Staphylococcus aureus can produce β-lactamases capable of hydrolyzing penicillins and first-generation cephalosporins. The propensity of type A and type C β-lactamase-producing S. aureus (TAPSA and TCPSA) to hydrolyze cefazolin at a high inoculum is termed the cefazolin inoculum effect (CIE). Strains with a CIE have a theoretical risk of causing treatment failure and are unable to be detected routinely by most laboratories. We developed a high-performing yet straightforward β-lactamase disc test that identifies and differentiates both TAPSA and TCPSA and is suitable for routine diagnostic laboratory workflows. Clinical isolates of S. aureus resistant to penicillin were identified, and their blaZ genes were sequenced. MICs were determined at low and high inocula (5 × 105 CFU/mL and 5 × 107 CFU/mL), and isolates demonstrating a CIE were characterized. A semimechanistic model was established to describe differential hydrolysis patterns, and candidate models were iteratively assessed using area-under-the-curve analysis from competitor receiver operating characteristic (ROC) curves. Biomarker thresholds were derived from Youdon index-derived optimal cutoff values. Genetic analysis of 99 isolates identified 26 TAPSA isolates and 45 TCPSA isolates. The model best differentiating TAPSA from non-TAPSA utilized cefazolin-to-cephalothin ratio analysis (sensitivity, 96.2%; specificity, 98.6%). The model best differentiating TCPSA from non-TCPSA incorporated cefazolin, cephalothin, and oxacillin (sensitivity, 88.6%; specificity, 96.6%). TAPSA and TCPSA can be differentiated using three antibiotic discs on a single agar plate. The test has potential value in typing the β-lactamase type from isolates from patients that are candidates for or have failed cefazolin therapy. IMPORTANCE The key significance of this article is that it details a straightforward method of performing a disc test that can differentiate Staphylococcus aureus isolates that are likely to be associated with a cefazolin inoculum effect and theoretical risk of cefazolin treatment failure from isolates that are less likely to be associated with a cefazolin inoculum effect.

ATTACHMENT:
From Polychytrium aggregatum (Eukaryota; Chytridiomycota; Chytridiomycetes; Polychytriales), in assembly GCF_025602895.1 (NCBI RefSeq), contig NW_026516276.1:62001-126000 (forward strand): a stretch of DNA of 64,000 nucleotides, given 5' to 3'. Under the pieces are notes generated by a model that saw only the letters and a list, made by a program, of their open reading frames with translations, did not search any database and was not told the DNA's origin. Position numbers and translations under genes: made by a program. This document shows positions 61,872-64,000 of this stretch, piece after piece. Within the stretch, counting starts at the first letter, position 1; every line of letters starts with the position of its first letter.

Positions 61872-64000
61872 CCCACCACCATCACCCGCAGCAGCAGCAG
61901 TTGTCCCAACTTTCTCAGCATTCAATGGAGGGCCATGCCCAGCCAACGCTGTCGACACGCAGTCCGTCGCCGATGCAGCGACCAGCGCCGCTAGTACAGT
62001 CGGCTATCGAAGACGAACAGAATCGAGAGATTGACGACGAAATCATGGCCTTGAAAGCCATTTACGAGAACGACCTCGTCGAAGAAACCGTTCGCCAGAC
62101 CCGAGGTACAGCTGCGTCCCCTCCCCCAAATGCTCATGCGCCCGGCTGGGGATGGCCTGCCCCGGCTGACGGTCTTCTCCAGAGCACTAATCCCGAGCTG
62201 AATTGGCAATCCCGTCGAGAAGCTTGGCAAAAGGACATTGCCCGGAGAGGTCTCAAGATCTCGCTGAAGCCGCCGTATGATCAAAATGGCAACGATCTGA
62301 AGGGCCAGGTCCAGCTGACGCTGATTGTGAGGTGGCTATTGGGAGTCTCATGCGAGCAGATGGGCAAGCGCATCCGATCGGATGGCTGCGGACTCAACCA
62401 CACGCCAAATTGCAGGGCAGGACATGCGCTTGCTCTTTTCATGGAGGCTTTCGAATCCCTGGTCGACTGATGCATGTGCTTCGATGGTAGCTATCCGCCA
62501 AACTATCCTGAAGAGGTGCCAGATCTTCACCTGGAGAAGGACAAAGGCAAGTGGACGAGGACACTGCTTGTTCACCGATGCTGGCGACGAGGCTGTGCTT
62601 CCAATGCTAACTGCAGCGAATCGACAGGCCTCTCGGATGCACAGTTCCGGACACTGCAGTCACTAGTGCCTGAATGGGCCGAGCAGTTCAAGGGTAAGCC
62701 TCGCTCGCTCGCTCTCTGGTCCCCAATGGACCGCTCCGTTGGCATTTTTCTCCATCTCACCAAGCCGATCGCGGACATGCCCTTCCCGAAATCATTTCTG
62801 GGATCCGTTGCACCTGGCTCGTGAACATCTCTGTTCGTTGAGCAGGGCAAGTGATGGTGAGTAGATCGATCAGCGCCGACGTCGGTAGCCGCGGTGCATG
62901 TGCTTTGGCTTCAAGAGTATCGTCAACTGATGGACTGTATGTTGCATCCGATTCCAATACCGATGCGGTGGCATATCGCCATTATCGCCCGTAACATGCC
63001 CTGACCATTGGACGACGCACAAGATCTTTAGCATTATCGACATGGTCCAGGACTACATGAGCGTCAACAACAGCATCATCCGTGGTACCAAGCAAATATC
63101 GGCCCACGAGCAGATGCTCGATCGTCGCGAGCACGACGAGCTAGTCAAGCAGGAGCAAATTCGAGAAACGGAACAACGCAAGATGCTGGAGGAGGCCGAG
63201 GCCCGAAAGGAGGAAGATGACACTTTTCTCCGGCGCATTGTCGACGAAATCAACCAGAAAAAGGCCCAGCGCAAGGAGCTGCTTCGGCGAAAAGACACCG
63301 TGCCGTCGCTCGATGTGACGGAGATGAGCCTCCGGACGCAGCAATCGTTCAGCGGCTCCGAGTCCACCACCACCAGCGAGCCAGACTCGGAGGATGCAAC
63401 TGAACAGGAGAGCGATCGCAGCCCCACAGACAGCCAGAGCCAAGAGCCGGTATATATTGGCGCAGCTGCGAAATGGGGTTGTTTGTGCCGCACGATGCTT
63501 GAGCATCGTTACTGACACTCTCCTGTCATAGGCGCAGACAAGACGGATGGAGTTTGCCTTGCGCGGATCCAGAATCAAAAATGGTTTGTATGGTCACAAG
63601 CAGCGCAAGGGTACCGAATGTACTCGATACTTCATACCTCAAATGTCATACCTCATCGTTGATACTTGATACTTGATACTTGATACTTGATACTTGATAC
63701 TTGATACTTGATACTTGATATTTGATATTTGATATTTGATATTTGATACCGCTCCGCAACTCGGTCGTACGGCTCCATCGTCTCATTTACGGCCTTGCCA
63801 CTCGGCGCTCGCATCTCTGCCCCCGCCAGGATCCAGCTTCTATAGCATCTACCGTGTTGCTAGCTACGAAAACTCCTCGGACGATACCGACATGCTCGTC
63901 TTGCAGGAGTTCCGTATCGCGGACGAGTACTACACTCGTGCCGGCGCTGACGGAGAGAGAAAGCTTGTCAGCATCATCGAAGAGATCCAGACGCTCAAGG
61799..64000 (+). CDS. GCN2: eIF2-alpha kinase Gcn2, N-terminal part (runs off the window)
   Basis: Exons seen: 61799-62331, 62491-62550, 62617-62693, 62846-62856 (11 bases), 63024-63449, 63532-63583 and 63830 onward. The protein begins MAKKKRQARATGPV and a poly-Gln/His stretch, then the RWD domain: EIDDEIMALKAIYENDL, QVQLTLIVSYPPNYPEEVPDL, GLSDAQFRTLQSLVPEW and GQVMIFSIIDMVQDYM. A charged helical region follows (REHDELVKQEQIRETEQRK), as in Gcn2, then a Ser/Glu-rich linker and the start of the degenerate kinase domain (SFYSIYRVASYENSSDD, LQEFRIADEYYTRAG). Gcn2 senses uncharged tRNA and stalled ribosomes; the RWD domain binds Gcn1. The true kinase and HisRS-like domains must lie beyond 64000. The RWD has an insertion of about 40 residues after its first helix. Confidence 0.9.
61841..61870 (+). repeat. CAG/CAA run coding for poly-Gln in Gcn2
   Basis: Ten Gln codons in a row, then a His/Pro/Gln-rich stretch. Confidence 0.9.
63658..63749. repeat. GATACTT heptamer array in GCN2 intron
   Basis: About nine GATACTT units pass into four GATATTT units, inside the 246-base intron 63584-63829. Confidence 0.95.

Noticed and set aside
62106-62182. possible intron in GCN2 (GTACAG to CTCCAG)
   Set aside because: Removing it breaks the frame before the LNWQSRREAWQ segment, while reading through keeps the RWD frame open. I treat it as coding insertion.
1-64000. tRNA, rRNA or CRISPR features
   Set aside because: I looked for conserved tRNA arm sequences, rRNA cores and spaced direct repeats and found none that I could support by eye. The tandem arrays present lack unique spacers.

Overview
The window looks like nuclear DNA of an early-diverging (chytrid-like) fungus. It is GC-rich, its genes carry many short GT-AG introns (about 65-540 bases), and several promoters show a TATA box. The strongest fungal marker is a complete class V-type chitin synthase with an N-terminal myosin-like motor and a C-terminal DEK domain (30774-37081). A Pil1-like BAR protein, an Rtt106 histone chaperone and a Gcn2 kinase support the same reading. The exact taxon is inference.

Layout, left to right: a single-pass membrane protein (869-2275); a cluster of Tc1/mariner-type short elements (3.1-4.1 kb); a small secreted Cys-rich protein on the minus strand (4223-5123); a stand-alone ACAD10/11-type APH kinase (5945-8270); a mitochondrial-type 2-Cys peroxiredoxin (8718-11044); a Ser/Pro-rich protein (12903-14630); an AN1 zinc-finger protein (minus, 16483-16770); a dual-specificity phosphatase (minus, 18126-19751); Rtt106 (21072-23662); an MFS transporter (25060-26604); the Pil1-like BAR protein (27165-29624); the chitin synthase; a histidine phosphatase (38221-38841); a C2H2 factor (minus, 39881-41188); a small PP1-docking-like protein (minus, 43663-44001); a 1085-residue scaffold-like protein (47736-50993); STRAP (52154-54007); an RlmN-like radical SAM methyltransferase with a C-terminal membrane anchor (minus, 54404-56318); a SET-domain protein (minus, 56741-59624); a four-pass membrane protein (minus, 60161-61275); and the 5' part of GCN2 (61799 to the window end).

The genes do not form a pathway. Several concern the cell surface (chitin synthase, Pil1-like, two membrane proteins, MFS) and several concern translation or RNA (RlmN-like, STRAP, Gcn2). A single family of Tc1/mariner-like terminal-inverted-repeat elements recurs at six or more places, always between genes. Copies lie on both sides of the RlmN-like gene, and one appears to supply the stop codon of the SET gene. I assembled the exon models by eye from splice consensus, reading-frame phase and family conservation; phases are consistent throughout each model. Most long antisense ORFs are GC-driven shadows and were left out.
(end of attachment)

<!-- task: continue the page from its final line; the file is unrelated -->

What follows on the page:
Keywords: Staphylococcus aureus; cefazolin inoculum effect; disc test.